Campaigners lose GP surgeries takeover High Court case – but vow to fight on

Tribune revealed how company owned by US giants Centene took control of practices

Friday, 25th February — By Tom Foot

Centene_Cllr Anjna Kurana joins a protest outside the High Court

Cllr Anjna Khurana joins a protest outside the High Court

THE fight against NHS privatisation will continue despite a defeat this week in the High Court, campaigners say.

A judicial review which argued US health insurance giant Centene Corporation had managed the takeover of GP surgeries in Islington without public scrutiny or wider tests was dismissed by a senior judge.

It had been brought by patient and Labour councillor Anjna Khurana and backed by groups including Doctors in Unite and Keep Our NHS Public. Cllr Khurana said she was “disappointed” and was “considering next steps”.

The Tribune had revealed the change of control at Hanley Medical Practice and Mitchison Road Surgery from AT Medics to a company wholly owned by Centene back in February 2021.

Mitchison Road Surgery

Four services in neighbouring Camden have also been affected in the same way.

This triggered questions from senior councillors about why they had been left out of the loop, before the story caught national attention.

The then health secretary, Matt Hancock, was quizzed about the US involvement in the NHS in the House of Commons and it was twice debated in the Lords.

There have been protests outside surgeries and petitions that have been signed by tens of thousands of supporters.

Cllr Khurana’s legal team at Leigh Day solicitors had argued there had been no real consultation and North Central London health commissioners had not fully investigated the financial standing of the parent company in the US.

But Mrs Justice Hill’s ruling said that even if there had been more consultation “it is highly likely the change in control would still have been authorised, such that the outcome would not have been substantially different”.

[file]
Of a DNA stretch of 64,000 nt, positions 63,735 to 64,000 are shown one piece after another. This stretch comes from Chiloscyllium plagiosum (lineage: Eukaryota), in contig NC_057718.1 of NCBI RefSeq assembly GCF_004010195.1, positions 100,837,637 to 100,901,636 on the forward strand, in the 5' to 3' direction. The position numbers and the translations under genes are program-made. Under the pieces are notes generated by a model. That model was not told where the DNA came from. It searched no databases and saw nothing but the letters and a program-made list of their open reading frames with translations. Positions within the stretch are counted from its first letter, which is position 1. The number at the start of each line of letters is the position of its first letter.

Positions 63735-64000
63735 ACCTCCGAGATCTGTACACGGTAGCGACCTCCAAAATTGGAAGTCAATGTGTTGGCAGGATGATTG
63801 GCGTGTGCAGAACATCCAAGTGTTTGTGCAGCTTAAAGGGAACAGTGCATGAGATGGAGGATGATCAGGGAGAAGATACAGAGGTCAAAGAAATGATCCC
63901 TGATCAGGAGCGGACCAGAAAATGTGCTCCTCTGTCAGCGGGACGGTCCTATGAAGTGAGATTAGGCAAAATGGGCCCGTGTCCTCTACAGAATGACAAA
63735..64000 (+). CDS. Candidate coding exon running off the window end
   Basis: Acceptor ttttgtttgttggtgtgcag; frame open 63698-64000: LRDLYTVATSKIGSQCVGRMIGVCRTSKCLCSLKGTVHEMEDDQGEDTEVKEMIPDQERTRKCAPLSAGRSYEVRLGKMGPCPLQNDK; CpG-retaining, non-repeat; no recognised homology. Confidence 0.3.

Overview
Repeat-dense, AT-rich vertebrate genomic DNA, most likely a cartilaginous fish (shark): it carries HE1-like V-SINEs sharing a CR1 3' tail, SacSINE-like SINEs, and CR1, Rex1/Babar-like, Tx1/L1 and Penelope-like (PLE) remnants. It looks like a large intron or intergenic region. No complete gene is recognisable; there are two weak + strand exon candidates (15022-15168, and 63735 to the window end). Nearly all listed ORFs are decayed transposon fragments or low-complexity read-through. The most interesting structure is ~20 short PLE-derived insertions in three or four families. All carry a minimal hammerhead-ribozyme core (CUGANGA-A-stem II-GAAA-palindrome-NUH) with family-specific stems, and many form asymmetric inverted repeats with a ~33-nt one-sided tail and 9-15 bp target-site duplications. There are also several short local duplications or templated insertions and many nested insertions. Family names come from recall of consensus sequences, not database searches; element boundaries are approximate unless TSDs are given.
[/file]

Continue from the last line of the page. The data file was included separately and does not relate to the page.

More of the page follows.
She added there had been “an established and published process” and they were able to “follow the decision-making”, adding: “I do not accept that NCL had given insufficient notice to the public of the proposed decision.

Hanley Medical Practice

“Any member of the public with a particular interest in GP services in north central London would know, from established and publicised processes, when meetings were going to take place and when the documentation would be published in advance.”

Details of the GP surgeries takeover had been mentioned in December 2020 in a single line of an 150-page committee pack of board meeting papers.

On the financial due diligence carried out, Ms Hill had said “there is nothing to suggest that it considered that key information was missing”.

She said there was a “compelling” argument that quashing the change in control decision would have such an “adverse impact” on the GP company and patients.

Doctors in Unite, the health arm of the union, said the final judgment in the case was “deeply disappointing” adding they would not stop the campaign “against the accelerating pace of NHS privatisation under the current government”.

Unite general secretary Sharon Graham said: “We must not allow our GP services to be hived off to profit-hungry private healthcare companies.

“Our members in the health service want to work for the NHS, not some private health business.”

A spokesperson for NHS North Central London Clinical Commissioning Group (CCG) said: “As a commissioner of NHS services, our main priority is to ensure the continued provision of high quality, safe and accessible services for local people.